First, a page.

BLOOMFIELD, NJ - Bloomfield's historic Berkeley Avenue Bridge official opened today in a ceremony attended by municipal and county dignitaries. Built in 1922, it was one of last bridges over what was then the Morris Canal. The new bridge is constructed to meet the transportation and safety requirements of the 21st Century.
The original bridge was of built with riveted steel plate. The deck of the 1922 bridge was higher that of the bridge opened today. The lower deck of the new bridge provides better sight lines for motorists. The new structure also does not have the same weight restrictions as the 1922 bridge.
Bloomfield Mayor Michael Venezia shared the anecdote of how the bridge was to take 15 months to complete, It was 15 months ago that the groundbreaking of the site took place. "Infrastructure is very important to the community," Venezia said, " this is the second bridge in a month to reopen in Bloomfield" The first bridge to reopen being the one on Hoover Avenue.. “Closing the Berkeley Avenue for 15 months was a major inconvenience, but we thank the residents and motorists for their understanding and cooperation,” the Essex County Executive Joseph DiVincenzo pointed out.
Councilman Carlos Pomares credited the partnership and cooperation of Historical Preservation, Morris Canal Greenway, and Bloomfield Recreation for the making the project happen. Pomares explained that the old railings of the bridge not only were models for the new railing, but were saved and will be made into seating along the Morris Canal Greenway. The Greenway is a five mile route along the canal. Much of the route s on the former towpath of the canal.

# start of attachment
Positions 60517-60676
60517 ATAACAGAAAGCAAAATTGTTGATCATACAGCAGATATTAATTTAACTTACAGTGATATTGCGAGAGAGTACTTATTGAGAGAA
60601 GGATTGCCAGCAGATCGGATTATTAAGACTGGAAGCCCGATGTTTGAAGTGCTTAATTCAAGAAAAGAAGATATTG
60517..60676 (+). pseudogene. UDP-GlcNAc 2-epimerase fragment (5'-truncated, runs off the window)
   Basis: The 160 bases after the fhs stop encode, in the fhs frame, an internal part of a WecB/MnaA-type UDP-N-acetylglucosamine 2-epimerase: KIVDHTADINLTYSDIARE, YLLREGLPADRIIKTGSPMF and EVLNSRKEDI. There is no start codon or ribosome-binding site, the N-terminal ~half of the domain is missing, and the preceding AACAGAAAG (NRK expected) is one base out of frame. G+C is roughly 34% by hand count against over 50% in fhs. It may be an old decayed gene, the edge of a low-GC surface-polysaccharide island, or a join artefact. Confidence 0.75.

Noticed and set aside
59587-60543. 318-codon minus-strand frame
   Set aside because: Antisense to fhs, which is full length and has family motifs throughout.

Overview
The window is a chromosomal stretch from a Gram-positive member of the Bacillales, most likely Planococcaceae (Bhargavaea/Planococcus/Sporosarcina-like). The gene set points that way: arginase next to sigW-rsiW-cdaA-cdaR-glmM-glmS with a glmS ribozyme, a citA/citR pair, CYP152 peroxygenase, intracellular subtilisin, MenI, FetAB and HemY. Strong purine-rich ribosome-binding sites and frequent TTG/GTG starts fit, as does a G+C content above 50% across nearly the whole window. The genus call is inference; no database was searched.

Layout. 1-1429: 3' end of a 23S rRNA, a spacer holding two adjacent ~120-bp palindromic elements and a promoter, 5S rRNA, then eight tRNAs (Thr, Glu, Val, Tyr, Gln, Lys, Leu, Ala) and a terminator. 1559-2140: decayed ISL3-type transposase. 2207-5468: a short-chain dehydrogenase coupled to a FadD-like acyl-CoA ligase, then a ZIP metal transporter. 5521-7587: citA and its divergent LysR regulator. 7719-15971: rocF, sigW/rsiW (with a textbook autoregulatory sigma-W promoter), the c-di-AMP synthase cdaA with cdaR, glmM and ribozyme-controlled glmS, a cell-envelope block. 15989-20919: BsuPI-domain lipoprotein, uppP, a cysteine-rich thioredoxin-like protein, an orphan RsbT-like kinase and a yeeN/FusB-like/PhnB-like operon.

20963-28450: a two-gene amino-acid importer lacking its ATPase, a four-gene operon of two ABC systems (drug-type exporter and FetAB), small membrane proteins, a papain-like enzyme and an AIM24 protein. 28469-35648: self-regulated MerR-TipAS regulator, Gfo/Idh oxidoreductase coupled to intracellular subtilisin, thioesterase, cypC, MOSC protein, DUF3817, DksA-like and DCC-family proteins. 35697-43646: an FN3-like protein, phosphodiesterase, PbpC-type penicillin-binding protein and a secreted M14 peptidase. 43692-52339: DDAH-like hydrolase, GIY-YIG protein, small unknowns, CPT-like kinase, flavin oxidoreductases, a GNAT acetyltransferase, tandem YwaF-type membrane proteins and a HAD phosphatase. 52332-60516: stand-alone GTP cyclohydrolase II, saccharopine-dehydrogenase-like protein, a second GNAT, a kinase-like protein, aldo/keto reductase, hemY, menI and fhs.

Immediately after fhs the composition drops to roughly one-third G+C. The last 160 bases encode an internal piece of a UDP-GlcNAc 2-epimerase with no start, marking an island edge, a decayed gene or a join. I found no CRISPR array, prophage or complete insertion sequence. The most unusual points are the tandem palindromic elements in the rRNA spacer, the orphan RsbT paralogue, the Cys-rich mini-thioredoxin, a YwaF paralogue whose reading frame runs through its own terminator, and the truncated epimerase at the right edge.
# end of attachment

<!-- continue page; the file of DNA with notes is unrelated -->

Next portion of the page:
Ann Hardy of the Bloomfield Historic Preservation Commission told TAPinto Bloomfield that bride is a result of the collaboration between historic preservation and governement. "Collaborations get the best results" she said. Ann also praised the recent reopening of the Hoover Avenue Bridge. Stone from the original bridge was used in the new bridge.
Hardy credited Rick Rockwell for his work on the project and with the commission within the township. Rockwell worked on the character and feel of the bridge.
“The replacement of the Berkeley Avenue Bridge is an example of our ongoing initiative to bring our roads, bridges and intersections up to date so they provide the safest conditions and meet the demands of the community,” DiVincenzo said. “The old structure was in very poor shape and its design was outdated, making it unsafe for both pedestrians and motorists. This was an ambitious project because the new structure had to cross the Second River and the Old Morris Canal, but the result is a bridge that offers better sight lines and wider travel lanes,” he added.
The project also included reconstructing the trail along the former Morris Canal which passes below the bridge and installing interpretive signage about the Canal.
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